In most organizations, the transition to DevSecOps cannot happen without tools. A DevSecOps stack is a set of security tools that facilitate fast, automated security checks at every stage of the software development lifecycle (SDLC). This article covers the key principles of a successful DevSecOps stack, and the primary technologies that typically comprise the stack.
The landscape of modern technology as well as the way it impacts business operations has transformed since agile methodologies were created. In the past 18 months, that rate of change has greatly accelerated. Let's take a look at just how much agile has helped us adapt to this uncertain time as well as the way that COVID-19 has impacted the agile principles that we can continue to rely on.
As organizations continue to pursue their digital transformations, their IT infrastructures are expanding in both size and diversity. Many are seeing the addition of two new technologies in particular: containers and Kubernetes.
Ryan Kenney, senior consultant at Coveros, chats with TechWell community manager Owen Gotimer about the difference between containers, container engines, and container orchestration; using containers in your CI/CD pipelines; and the cost of security.
Faster DevOps processes also create new challenges. It was difficult enough to add security into a traditional waterfall software development lifecycle with monthly or quarterly releases, but now software updates are released several times a day! What can developers do to build and maintain more secure applications? Here are some ways to encourage better security practices throughout the DevOps lifecycle.
DevSecOps is about more than just the tools—it is an organizational, operational, and strategic transformation. So, as a “thorough or dramatic change in form or appearance” across the three main pillars of an organization, how can we expect a DevSecOps transformation to take place overnight?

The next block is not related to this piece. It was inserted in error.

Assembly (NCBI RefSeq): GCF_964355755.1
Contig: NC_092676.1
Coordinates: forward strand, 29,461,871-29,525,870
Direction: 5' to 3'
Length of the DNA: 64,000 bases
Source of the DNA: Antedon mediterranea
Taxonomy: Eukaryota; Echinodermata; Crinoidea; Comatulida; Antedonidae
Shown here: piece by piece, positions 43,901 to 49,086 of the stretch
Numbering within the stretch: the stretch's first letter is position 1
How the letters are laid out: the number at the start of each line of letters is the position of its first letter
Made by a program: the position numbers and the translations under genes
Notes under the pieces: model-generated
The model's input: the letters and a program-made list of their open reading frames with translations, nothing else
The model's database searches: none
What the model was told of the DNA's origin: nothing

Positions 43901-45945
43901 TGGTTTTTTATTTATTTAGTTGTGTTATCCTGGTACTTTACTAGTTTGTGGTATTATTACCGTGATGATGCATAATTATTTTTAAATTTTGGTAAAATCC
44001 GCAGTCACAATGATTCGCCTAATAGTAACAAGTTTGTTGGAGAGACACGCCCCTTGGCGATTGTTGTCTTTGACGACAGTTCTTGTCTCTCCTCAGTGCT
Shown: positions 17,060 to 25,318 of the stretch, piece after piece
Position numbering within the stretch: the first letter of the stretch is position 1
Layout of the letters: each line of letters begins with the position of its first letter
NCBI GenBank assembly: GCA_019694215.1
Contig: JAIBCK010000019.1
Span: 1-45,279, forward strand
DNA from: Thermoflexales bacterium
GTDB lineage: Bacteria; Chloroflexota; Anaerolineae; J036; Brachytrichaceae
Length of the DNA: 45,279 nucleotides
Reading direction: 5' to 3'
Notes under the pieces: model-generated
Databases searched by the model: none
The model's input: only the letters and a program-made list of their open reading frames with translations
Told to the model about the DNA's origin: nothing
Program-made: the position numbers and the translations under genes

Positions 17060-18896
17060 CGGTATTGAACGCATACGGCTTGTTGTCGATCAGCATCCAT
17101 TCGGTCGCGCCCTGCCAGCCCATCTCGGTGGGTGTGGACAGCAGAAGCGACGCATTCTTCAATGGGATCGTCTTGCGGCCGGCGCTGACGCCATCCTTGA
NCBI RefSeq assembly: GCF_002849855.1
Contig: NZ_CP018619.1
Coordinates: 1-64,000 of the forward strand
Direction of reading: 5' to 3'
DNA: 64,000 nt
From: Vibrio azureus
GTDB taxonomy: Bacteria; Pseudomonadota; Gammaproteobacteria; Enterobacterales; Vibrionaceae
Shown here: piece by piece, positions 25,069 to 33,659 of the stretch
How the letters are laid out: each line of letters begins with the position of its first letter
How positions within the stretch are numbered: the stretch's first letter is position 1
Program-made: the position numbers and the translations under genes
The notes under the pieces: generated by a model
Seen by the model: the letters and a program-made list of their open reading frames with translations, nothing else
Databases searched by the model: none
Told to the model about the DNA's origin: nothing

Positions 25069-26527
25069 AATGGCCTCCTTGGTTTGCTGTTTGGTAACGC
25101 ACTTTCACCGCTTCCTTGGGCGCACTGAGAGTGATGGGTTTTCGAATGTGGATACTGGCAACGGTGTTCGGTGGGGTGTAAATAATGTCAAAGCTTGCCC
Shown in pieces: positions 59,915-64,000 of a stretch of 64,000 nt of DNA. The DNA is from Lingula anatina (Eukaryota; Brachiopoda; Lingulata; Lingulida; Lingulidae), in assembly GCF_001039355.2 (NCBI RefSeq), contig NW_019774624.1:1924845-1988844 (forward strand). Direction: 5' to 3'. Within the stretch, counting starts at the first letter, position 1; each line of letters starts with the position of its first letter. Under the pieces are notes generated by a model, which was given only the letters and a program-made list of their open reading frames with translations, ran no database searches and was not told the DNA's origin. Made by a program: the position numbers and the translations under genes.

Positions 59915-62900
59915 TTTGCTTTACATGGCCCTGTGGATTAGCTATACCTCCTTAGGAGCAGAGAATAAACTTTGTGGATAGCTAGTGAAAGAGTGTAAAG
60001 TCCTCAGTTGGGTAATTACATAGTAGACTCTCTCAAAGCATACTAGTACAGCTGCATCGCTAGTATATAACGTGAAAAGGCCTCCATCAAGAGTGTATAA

Implementing application security (AppSec) programs on a large scale can often seem chaotic and unwieldy. Without the proper knowledge to implement robust AppSec tools, DevSecOps on a large scale can be overwhelming.
Because of its specialized nature, many aspects of application security testing are often assigned to testers from another team or another company, and they may be brought in to perform a point-in-time assessment prior to a release.
Have you wondered where QA professionals fit into a DevSecOps transformation? Stacy Kirk thinks they should champion the transformation. Regardless of where your company is on its journey to DevSecOps, quality must be at the forefront for optimal effectiveness and customer value. This means promoting feedback loops that use monitoring and reporting tools effectively, and most importantly, it means creating a culture of collaborative communication and continuous improvement. The role of the QADevSecOps practitioner must evolve from ensuring the quality of software to assessing the effectiveness of the company’s security and development processes using retrospectives as the new defect tracking system. Discover how Stacy’s experiences with innovative techniques have infused quality into every aspect of an agile transformation, from development to security to operations.
Have you ever been to Japan and noticed that their railway system is incredibly efficient? As places like Tokyo continue to expand and the cost of living rises, more and more people rely on trains that start hours away from the city to arrive on time.